US appeals court hears arguments on revised version of travel ban

At issue is the question of whether the ban was motivated by national security. Many experts point to President Trump's campaign rhetoric about a 'Muslim ban' as evidence a religious basis for the order, which would be unconstitutional.

Steve Helber/AP
Protesters hold signs and march in front of the State Capitol across the street from the US 4th Circuit Court of Appeals in Richmond, Va., Monday. The court will examine a ruling that blocks the administration from temporarily barring new visas for citizens of Iran, Libya, Somalia, Sudan, Syria, and Yemen. It's the first time an appeals court will hear arguments on the revised travel ban, which is likely destined for the US Supreme Court.

After a series of stinging legal defeats, President Trump’s administration hopes to convince a federal appeals court that his travel ban targeting six Muslim-majority countries is motivated by national security, not religion.

The 4th US Circuit Court of Appeals on Monday is examining a ruling that blocks the administration from temporarily barring new visas for citizens of Iran, Libya, Somalia, Sudan, Syria, and Yemen. It’s the first time an appeals court is hearing arguments on the revised travel ban, which is likely destined for the US Supreme Court.

Pointing to the Republican’s promises on the campaign trail to bar Muslims from entering the country, a federal judge in Maryland found in March that the policy appeared to be driven primarily by religious animus.

Attorneys for the US Justice Department say the court shouldn’t rely on Trump’s statements, but on the text of the policy, which they say is necessary to protect the country from terrorism. The banned countries represent just a fraction of the predominantly Muslim countries worldwide, they note.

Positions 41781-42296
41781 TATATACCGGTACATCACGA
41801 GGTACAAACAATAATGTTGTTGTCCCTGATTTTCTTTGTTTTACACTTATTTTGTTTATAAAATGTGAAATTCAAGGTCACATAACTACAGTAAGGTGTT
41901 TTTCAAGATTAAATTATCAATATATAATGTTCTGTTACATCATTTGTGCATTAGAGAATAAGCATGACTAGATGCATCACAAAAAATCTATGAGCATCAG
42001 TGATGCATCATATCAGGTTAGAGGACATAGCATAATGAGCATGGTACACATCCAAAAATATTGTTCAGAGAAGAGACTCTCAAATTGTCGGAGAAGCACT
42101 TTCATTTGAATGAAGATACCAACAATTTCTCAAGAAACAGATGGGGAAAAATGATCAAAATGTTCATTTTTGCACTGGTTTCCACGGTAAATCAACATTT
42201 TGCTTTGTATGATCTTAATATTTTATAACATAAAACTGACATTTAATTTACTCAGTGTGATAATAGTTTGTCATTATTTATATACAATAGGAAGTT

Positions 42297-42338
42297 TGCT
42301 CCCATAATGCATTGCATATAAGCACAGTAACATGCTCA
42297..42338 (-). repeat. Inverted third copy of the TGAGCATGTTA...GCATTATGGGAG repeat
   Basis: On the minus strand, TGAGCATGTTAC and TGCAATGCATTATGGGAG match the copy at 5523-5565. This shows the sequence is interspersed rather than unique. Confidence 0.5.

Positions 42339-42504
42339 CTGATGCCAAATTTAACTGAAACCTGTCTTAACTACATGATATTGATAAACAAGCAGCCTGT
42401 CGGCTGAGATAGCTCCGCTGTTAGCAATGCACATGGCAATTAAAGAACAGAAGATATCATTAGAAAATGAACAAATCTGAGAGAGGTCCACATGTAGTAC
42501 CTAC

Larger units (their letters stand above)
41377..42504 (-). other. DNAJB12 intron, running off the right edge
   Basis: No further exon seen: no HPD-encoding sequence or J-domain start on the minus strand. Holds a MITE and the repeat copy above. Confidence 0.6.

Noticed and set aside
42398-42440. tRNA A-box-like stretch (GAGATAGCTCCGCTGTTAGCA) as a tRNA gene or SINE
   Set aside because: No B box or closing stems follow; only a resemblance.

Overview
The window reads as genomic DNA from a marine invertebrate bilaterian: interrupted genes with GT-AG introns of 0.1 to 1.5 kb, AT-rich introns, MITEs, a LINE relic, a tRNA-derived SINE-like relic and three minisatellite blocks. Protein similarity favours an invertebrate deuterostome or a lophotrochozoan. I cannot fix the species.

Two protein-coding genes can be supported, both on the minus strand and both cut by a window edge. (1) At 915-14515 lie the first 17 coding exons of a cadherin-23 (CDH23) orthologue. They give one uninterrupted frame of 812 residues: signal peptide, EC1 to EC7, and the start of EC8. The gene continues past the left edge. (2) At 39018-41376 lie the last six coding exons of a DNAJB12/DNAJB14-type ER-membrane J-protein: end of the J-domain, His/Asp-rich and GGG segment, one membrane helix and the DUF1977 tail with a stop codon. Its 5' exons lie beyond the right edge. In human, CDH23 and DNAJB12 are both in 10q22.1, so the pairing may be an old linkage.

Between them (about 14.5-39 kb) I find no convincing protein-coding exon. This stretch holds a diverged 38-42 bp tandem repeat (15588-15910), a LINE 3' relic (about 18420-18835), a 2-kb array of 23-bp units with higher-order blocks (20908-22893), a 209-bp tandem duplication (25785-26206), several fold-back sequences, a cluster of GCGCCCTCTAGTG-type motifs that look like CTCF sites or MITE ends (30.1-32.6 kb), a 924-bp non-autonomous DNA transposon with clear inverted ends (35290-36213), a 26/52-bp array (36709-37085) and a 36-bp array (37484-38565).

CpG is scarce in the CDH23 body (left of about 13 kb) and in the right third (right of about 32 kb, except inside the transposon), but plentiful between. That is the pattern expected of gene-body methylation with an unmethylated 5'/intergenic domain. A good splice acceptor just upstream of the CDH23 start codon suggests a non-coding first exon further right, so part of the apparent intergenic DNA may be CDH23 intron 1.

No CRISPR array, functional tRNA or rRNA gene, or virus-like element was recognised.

In court Monday, Acting Solicitor General Jeffrey B. Wall said the judges should not second-guess the president’s national security decisions because of comments made on the campaign trail. He urged them to focus on the religiously neutral text of Trump’s revised travel ban rather than the Republican’s anti-Muslim campaign statements.

The American Civil Liberties Union and National Immigration Law Center say Trump wants the courts to “blind themselves to the ample, public, and uncontested evidence” that the policy targets Muslims.

“The basic question in this case is whether the mountain of evidence that exists as to the improper motive is going to be looked at by this court or swept under the rug,” Omar Jadwat, director of the ACLU’s Immigrants’ Rights Project, said before the hearing.

In an extraordinary move signifying the importance of the case, the 4th Circuit decided to bypass the three-judge panel that typically first hears appeals and go straight to the full-court hearing.

While the 4th Circuit was long considered one of the most conservative appeals courts in the country, it moved to the center under former President Barack Obama, who appointed six of the 15 active judges.

The court said that two Republican-appointed judges – Judge Allyson K. Duncan and Judge J. Harvie Wilkinson III – won’t hear the case.

Judge Wilkinson’s daughter is married to Acting Solicitor General Jeffrey B. Wall, who’s arguing on behalf of Trump. It was not immediately clear why Duncan is not on the panel.

Of the 13 judges hearing the case, three were appointed by Republican presidents and nine were appointed by Democrats. Chief Judge Roger Gregory was given a recess appointment to the court by President Bill Clinton and was reappointed by former President George W. Bush.

The court typically takes weeks after holding arguments to issue a written decision. And even if the court sides with Trump, the travel ban will remain blocked unless the president also wins in another appeals court.

A federal judge in Hawaii has also blocked the six-country travel ban as well as the freeze on the US refugee program. A three-judge panel of the 9th U.S. Circuit Court of Appeals will meet next Monday to hear arguments in that case.

Audio of the 2:30 p.m. EDT 4th Circuit is being broadcast live on C-SPAN. The court will is providing a link to the audio feed on its website.

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